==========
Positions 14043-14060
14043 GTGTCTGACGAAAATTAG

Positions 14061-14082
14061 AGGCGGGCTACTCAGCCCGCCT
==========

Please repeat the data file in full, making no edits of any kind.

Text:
Positions 14043-14060
14043 GTGTCTGACGAAAATTAG

Positions 14061-14082
14061 AGGCGGGCTACTCAGCCCGCCT